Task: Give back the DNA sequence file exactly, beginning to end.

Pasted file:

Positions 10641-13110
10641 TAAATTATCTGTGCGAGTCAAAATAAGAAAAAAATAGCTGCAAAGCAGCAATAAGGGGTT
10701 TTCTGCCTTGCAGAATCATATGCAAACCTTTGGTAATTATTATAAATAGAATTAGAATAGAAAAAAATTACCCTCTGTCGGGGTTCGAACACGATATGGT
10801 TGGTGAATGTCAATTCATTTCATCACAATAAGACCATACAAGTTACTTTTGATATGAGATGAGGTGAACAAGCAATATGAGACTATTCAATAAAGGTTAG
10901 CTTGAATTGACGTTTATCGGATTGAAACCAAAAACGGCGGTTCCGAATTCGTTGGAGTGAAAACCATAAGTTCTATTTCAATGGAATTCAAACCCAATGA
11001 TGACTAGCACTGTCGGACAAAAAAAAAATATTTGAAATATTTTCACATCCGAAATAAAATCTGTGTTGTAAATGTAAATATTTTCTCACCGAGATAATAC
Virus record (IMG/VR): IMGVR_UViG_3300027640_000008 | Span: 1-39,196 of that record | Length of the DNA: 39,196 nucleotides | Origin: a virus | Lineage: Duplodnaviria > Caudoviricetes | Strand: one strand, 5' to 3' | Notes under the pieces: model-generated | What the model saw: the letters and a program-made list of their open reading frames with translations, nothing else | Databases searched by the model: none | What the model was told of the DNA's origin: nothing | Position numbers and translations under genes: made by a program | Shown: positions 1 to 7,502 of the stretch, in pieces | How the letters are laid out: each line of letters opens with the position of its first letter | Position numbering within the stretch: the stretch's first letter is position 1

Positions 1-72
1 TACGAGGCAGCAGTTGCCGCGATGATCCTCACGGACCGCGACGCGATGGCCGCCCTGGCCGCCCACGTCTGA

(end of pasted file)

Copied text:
Positions 10641-13110
10641 TAAATTATCTGTGCGAGTCAAAATAAGAAAAAAATAGCTGCAAAGCAGCAATAAGGGGTT
10701 TTCTGCCTTGCAGAATCATATGCAAACCTTTGGTAATTATTATAAATAGAATTAGAATAGAAAAAAATTACCCTCTGTCGGGGTTCGAACACGATATGGT
10801 TGGTGAATGTCAATTCATTTCATCACAATAAGACCATACAAGTTACTTTTGATATGAGATGAGGTGAACAAGCAATATGAGACTATTCAATAAAGGTTAG
10901 CTTGAATTGACGTTTATCGGATTGAAACCAAAAACGGCGGTTCCGAATTCGTTGGAGTGAAAACCATAAGTTCTATTTCAATGGAATTCAAACCCAATGA
11001 TGACTAGCACTGTCGGACAAAAAAAAAATATTTGAAATATTTTCACATCCGAAATAAAATCTGTGTTGTAAATGTAAATATTTTCTCACCGAGATAATAC
Virus record (IMG/VR): IMGVR_UViG_3300027640_000008 | Span: 1-39,196 of that record | Length of the DNA: 39,196 nucleotides | Origin: a virus | Lineage: Duplodnaviria > Caudoviricetes | Strand: one strand, 5' to 3' | Notes under the pieces: model-generated | What the model saw: the letters and a program-made list of their open reading frames with translations, nothing else | Databases searched by the model: none | What the model was told of the DNA's origin: nothing | Position numbers and translations under genes: made by a program | Shown: positions 1 to 7,502 of the stretch, in pieces | How the letters are laid out: each line of letters opens with the position of its first letter | Position numbering within the stretch: the stretch's first letter is position 1

Positions 1-72
1 TACGAGGCAGCAGTTGCCGCGATGATCCTCACGGACCGCGACGCGATGGCCGCCCTGGCCGCCCACGTCTGA